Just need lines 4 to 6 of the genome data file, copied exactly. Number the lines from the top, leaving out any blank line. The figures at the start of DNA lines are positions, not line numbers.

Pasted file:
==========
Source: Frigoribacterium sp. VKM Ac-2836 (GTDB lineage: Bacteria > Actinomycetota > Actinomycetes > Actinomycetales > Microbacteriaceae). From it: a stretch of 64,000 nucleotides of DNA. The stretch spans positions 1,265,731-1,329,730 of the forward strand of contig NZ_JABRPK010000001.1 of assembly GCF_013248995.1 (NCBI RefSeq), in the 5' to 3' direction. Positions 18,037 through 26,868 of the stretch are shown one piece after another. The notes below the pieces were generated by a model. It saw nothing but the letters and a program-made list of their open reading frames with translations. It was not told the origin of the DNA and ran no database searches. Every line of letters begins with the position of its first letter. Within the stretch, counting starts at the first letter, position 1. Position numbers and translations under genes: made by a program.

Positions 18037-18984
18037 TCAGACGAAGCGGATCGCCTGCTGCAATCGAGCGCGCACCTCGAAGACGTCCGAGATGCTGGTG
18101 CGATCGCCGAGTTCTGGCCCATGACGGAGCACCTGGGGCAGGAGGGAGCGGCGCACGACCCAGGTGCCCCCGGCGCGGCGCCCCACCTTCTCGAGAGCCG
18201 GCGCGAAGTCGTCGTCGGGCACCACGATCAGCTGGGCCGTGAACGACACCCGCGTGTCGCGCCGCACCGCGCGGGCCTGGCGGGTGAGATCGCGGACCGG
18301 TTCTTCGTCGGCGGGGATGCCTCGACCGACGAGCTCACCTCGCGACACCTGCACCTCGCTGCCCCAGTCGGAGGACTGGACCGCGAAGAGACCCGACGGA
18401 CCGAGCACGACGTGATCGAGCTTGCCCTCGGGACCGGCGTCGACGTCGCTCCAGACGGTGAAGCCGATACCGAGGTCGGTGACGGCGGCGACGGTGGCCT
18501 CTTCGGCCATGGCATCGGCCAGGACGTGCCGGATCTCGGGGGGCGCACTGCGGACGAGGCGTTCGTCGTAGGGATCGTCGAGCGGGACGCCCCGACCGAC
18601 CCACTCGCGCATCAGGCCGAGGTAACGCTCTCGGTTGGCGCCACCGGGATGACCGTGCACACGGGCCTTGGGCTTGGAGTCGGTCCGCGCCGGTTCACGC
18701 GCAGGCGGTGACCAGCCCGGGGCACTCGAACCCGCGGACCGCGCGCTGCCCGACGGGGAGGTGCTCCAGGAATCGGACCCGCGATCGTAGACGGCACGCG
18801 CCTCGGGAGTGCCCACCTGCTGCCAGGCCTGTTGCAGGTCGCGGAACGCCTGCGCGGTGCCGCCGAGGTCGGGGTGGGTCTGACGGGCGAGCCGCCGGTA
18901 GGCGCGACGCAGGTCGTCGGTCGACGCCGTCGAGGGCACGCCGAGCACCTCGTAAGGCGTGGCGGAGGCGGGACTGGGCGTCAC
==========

18101 CGATCGCCGAGTTCTGGCCCATGACGGAGCACCTGGGGCAGGAGGGAGCGGCGCACGACCCAGGTGCCCCCGGCGCGGCGCCCCACCTTCTCGAGAGCCG
18201 GCGCGAAGTCGTCGTCGGGCACCACGATCAGCTGGGCCGTGAACGACACCCGCGTGTCGCGCCGCACCGCGCGGGCCTGGCGGGTGAGATCGCGGACCGG
18301 TTCTTCGTCGGCGGGGATGCCTCGACCGACGAGCTCACCTCGCGACACCTGCACCTCGCTGCCCCAGTCGGAGGACTGGACCGCGAAGAGACCCGACGGA